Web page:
Healthcare innovation

Juice derivative hailed as first major advance…

Juice derivative hailed as first major advance…

A disposable fluid cartridge system designed for orange juice and repurposed for dialysis is one of three entries shortlisted for the Royal Academy of Engineering’s 2022 MacRobert Award.

Quanta Dialysis Technologies’ Quanta’s SC+ haemodialysis system for creating a compact and portable dialysis machine, has been hailed by the RAE as ”the first major advance in dialysis technology in decades”.

First developed to reconstitute orange juice from concentrate, it was repurposed to enable  patients with renal failure to treat themselves at home, saving them hours at healthcare facilities and relieving pressure on the NHS.

Quanta donated its entire stock during the pandemic to the NHS to help relieve some of the pressure in hospitals and clinics, and has been adopted by several trusts.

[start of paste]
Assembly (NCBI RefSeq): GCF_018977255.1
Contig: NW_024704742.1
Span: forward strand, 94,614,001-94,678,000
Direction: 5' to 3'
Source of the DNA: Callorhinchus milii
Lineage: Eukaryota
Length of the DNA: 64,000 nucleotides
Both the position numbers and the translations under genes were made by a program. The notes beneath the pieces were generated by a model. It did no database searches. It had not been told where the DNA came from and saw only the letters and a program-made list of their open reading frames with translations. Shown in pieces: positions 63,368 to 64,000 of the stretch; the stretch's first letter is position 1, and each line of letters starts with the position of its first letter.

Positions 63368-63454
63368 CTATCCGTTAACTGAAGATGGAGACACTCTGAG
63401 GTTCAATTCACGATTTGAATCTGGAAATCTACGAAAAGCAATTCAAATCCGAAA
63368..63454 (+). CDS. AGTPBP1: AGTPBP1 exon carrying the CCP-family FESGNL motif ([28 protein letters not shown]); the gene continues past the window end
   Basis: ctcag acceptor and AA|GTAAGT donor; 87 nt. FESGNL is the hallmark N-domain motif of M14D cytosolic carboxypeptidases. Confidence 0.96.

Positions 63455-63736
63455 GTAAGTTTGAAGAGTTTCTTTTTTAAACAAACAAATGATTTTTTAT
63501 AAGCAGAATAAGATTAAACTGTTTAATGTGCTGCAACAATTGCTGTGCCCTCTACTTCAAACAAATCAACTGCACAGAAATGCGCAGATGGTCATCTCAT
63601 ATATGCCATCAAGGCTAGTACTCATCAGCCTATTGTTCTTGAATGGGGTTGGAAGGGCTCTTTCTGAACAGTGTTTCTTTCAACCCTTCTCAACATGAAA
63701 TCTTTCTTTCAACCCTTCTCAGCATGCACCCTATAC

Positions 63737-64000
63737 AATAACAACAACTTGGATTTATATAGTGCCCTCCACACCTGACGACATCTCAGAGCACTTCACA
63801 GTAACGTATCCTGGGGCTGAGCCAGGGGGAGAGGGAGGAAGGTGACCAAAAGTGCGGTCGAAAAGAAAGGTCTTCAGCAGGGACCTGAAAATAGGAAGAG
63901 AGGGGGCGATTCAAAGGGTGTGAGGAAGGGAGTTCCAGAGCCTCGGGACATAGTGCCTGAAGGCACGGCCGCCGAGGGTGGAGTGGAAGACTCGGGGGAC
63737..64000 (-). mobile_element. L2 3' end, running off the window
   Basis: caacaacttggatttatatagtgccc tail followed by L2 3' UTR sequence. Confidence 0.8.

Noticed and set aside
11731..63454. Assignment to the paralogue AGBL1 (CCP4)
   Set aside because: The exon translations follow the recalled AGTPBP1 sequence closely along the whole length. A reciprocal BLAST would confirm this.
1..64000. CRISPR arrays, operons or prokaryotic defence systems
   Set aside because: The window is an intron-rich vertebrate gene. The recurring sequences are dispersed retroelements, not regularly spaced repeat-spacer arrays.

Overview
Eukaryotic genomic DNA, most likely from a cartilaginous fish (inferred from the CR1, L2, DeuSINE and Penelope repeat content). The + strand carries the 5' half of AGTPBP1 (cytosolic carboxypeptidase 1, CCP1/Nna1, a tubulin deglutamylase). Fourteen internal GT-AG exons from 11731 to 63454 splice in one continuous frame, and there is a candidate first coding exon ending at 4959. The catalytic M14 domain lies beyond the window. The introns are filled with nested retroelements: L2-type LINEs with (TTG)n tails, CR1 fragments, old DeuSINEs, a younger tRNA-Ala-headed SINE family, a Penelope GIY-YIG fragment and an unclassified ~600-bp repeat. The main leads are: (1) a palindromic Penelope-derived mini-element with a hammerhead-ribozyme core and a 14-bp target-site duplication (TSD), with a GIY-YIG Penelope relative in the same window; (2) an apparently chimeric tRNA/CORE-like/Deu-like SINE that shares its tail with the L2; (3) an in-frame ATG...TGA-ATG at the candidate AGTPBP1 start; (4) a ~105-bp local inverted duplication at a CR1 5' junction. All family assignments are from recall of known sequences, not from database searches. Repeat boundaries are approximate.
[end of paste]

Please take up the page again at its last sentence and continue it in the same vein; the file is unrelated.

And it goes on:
The invention joins two other innovative shortlisted entries for the MacRobert Award, the UK’s longest running award for UK engineering innovation.

These include Oxford Instruments’ Symmetry detector which integrates with scanning electron microscopes to increase speed, sensitivity and resolution of analysis of a material’s structure down to the nanoscale-level. Predominantly used in research laboratories, it has expanded across other sectors.

The final entrant is Intelligent Growth Solutions vertical farming technology crop ‘towers’ in an enclosed structure that controls light, temperature, humidity, irrigation, nutrition and air consumption.

The winning team will be announced at the Royal Academy of Engineering Awards Dinner on 12 July at The Londer hotel in Leicester Square, London and will receive a £50,000 prize.    

Chair of the Royal Academy of Engineering MacRobert Award judging panel Professor Sir Richard Friend said: “Engineering has a key role to play in combating the greatest challenges of our time.

“The breadth of the 2022 MacRobert Award finalists shows exactly that, from innovative healthcare technology that has reduced the strain on the NHS, to vertical farming with zero water waste and a step-change in electron microscopy that is revolutionising research and innovation across a variety of sectors.”